MWC 2015: what to expect from LG5
LG, being one of the tech giants of the world, will also be present at MWC 2015, but has been quite reserved about what it's going to be presenting. What can we expect from the South Korea-based company? Let's recap!
The LG G3 was announced on the 27th of May, 2014 – it is still 3 months away from completing a year in existence, and, the way we are hearing it, LG prefers to adhere to an annual refresh cycle for their flagship – according to a company exec, the G4 will not appear at the MWC, as LG prefers to spend a bit more time in improving the handset. That's all fine – seeing as the G2 and G3 were both very well-accepted smartphones, we'd say let LG do its thing and not rush a product, which has quite the bar set for it. Other publications claim that the company prefers not to clash with the Samsung Galaxy S6, which will be making an appearance at the event, alongside its veiled "Edge" variant.
Additionally, LG just announced its G Flex 2 a couple of months ago, and it would make sense to allow it to grab some of the spotlights, instead of barreling another high-class handset out the door. As far as G4 leaks go – we are expecting to see a 64-bit Snapdragon 810, 3 GB of RAM, the same crisp 1440 x 2560 resolution, and possibly a bump in the camera – from 13 MP to 16 MP. Mentioned publications point at April as the possible month for announcement.
LG Watch Urbane
Well, “no flagship smartphone” definitely doesn't mean “no interesting tech”. This Monday, LG unveiled that it will be showcasing its newest smartwatch – the Watch Urbane – at the MWC 2015. Now, the company is known for producing the second round-bodied smart timepiece after the Moto 360 – the LG G Watch R, which was generally well-received, though, its sporty looks probably turned off many.
Here comes the LG Watch Urbane – a wearable, which, judging by the renders, will look stunningly stylish. A round, metal body in either gold or silver finish, coupled with a leather strap make up for the aesthetics of the new smartwatch, while its internals are comprised of a 1.2 GHz Qualcomm Snapdragon 400, 512 MB of RAM, 4 GB of storage, and a 410 mAh battery. The watch is powered by Android Wear and is, of course, equipped with heart rate and pulse measuring sensors. Its body is IP67 certified, granting it the highest rating for dust- and water-resistance, which allows users to keep it on their wrist even in not-so-favorable conditions.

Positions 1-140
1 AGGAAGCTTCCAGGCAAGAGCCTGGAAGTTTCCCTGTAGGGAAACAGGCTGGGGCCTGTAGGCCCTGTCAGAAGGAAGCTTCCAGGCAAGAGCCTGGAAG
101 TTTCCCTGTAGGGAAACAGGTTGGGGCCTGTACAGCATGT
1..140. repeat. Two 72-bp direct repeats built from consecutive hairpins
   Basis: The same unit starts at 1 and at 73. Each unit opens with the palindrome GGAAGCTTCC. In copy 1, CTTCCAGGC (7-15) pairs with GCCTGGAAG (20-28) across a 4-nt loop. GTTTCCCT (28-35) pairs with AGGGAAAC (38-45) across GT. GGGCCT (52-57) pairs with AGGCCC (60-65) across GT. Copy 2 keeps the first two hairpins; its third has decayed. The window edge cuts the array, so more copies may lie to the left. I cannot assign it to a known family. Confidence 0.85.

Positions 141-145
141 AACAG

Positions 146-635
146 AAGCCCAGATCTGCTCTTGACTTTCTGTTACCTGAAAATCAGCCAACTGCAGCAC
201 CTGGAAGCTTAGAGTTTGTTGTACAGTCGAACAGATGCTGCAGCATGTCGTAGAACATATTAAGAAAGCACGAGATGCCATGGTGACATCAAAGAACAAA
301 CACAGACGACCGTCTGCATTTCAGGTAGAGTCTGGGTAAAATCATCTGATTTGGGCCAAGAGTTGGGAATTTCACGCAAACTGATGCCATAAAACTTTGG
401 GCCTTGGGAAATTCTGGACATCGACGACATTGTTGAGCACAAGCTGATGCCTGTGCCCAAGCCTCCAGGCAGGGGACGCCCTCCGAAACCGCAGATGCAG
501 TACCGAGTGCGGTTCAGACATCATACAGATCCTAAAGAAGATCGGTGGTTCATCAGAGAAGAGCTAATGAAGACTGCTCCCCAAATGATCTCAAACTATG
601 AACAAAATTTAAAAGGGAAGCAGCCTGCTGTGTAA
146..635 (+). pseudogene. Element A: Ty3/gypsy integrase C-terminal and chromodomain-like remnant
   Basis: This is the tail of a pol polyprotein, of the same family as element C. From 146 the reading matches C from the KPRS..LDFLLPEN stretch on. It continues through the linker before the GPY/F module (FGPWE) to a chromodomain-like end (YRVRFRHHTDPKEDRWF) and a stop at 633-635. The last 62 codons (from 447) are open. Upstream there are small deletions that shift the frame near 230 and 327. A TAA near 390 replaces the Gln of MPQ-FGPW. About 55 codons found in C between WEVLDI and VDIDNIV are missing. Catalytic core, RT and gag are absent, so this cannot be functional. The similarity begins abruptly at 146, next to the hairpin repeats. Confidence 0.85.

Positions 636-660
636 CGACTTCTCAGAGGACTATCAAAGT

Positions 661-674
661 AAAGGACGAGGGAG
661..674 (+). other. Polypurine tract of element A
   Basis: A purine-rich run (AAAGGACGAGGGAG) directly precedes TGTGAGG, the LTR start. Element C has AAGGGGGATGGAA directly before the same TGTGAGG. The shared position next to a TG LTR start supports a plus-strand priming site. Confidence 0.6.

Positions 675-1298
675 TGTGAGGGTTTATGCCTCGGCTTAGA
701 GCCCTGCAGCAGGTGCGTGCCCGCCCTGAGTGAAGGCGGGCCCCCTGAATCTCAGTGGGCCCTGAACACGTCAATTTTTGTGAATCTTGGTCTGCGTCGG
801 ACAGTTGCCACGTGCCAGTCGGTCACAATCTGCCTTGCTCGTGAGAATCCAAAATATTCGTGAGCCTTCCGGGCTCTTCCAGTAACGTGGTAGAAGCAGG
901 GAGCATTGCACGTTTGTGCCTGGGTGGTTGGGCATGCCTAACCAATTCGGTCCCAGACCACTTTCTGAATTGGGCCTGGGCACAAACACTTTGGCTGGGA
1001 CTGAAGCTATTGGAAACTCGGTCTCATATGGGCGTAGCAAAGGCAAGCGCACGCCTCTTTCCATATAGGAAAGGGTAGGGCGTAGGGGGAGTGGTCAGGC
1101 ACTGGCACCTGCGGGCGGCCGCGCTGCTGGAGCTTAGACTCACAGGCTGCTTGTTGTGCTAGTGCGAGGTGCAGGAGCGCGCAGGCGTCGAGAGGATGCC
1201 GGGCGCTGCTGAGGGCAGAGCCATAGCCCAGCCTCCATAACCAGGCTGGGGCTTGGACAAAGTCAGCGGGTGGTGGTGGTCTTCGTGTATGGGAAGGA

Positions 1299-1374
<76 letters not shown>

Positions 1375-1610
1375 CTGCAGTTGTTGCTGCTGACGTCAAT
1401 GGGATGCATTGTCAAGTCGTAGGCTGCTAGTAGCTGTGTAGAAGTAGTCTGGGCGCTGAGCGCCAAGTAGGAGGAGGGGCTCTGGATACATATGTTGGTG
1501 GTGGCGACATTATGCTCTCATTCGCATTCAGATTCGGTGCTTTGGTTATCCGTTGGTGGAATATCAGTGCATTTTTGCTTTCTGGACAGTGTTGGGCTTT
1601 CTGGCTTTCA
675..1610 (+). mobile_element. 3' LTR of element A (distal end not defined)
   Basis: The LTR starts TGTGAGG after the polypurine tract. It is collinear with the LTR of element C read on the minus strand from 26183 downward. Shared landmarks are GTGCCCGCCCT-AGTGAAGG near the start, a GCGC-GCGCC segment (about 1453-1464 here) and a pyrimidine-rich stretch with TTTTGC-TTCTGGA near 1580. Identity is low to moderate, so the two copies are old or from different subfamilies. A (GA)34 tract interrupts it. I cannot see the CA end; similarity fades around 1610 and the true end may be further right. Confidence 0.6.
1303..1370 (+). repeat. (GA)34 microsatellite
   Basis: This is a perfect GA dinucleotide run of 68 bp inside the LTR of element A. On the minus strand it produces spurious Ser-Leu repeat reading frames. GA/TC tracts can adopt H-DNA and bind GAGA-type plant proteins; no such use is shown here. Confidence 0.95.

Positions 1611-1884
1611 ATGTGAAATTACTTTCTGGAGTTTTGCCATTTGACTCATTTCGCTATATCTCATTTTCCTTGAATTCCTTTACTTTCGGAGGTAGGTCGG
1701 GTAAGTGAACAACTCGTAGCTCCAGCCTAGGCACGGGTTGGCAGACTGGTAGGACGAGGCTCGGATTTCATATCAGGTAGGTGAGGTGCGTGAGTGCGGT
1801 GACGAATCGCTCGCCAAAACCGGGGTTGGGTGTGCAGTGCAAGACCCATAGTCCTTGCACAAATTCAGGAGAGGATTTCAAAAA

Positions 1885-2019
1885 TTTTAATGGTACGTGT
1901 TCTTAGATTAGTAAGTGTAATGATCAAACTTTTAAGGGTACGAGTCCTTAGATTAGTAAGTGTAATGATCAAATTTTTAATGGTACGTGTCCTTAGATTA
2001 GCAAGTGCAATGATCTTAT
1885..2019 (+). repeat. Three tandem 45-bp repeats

Pricing is yet unknown and will probably not be discussed at the MWC, as LG said it will be market-specific and will be announced for each respective area, as the Watch Urbane becomes available there.
A webOS watch?
We've been hearing about a webOS-powered smartwatch from LG for quite a while now. The first rumor surfaced around October 2014, and spoke of a mysterious device, named LG VC-100. The gadget was, reportedly, a smartwatch, capable of living autonomously – with its own Internet connection and call-capabilities – much like Samsung's Gear S.
Fast forward to CES 2015 – new whispers emerged, suggesting that the mystery webOS timepiece will be making an appearance at this year's MWC. However, aside from the Watch Urbane, LG has not said anything about another watch being in the works.
So, either the VC-100 has been scrapped / delayed / never existed, or LG is being very good at keeping mum about it. We have to say, we would love to see what kind of device the company would come up with, if it wanted to have a direct competitor for the Samsung Gear S. Whether this will happen at the current MWC – well, chances are slim, but ultimately – only LG knows.
Back at CES 2015, it was revealed that LG is showing a smartphone with a curved screen, much like the Galaxy Note Edge, and, reportedly, the upcoming Galaxy S6, behind closed doors – only to select partners. While we'd love to see such a handset to come from LG, we highly doubt it would happen at this year's MWC, as the handset was in early prototype stages just two months ago – the company has yet to decide on final application, design, and market position of the product, not to mention – establish an effective build process for what seems a hard tech to make.